Engaged couples

As it happened, Parliament had in 1970 passed an Act which put engaged couples on the same footing as husband and wife:  see section 2 of the Law Reform (Miscellaneous Provisions) Act 1970.  Our decision in Cooke v Head does the same for couples living together as if they were husband and wife, even though they have not made any agreement to marry.  This is very desirable.  There is no good reason for making any difference between the two kinds of cases. Especially when their relationship of ‘engaged’ or ‘not engaged’ to be married is so often undetermined and indeterminable.

Should there be an order for sale?

When the parties separate, each wants to know what is to be done with the house.  One or other then makes an application under section 30 of the Law of Property Act 1925.  Under it, the court has ample power to postpone a sale.  I stated the modern approach in Williams v Williams [1977] 1 All ER 28 at 30, [1976] Ch 278 at 285:

‘When judges are dealing with the matrimonial home, they nowadays have great regard to the fact that the house is bought as a home in which the family is to be brought up.  It is not treated as property to be sold, nor as an investment to be realized for cash.  That was emphasized by this court in the recent case of Browne v Pritchard [1975] 3 All ER 721, [1975] 1 WLR 1366.  The court, in executing the trust, should regard the primary object as being to provide a home and not a sale.  Steps should be taken to preserve it as a home for the remaining partner and children, but giving the outgoing partner such compensation, by way of a charge or being bought out, as is reasonable in the circumstances.’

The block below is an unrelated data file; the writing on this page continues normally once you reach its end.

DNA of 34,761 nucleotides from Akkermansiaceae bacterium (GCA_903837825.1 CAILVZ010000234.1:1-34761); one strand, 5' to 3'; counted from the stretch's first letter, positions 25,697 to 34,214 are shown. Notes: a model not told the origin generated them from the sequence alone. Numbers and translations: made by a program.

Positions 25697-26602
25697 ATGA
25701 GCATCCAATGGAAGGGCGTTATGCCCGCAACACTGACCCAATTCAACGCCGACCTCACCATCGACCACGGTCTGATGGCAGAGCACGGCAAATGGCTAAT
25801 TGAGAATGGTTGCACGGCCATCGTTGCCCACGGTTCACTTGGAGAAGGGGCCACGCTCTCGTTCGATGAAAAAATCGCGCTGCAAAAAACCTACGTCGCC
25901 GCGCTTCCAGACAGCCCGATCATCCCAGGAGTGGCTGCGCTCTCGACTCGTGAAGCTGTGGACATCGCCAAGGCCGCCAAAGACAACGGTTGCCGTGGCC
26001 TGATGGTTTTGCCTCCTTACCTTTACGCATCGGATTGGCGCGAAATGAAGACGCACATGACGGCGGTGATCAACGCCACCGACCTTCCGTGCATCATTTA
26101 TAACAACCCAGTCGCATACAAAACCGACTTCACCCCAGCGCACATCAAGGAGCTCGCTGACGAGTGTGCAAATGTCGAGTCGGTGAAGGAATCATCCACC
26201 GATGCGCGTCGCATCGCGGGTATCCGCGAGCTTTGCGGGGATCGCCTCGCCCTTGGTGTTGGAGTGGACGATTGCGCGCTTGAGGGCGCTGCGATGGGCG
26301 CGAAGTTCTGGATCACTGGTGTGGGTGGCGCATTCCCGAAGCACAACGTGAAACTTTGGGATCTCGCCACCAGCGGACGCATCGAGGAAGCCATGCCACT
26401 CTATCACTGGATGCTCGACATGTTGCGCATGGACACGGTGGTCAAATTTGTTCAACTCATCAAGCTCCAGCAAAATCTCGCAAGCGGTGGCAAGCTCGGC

The same approach should be adopted to cases where a man and woman are living together but not married:  see Re Evers’s Trust, Papps v Evers [1980] 3 All ER 399, [1980] 1 WLR 1327.  Also when, as here, there are no children.  The court can refuse to order a sale at the instance of the outgoing party, even after they separate, if it would be unduly harsh to require the remaining party to vacate, or it can make an order for sale but suspending it on terms.

Turning into money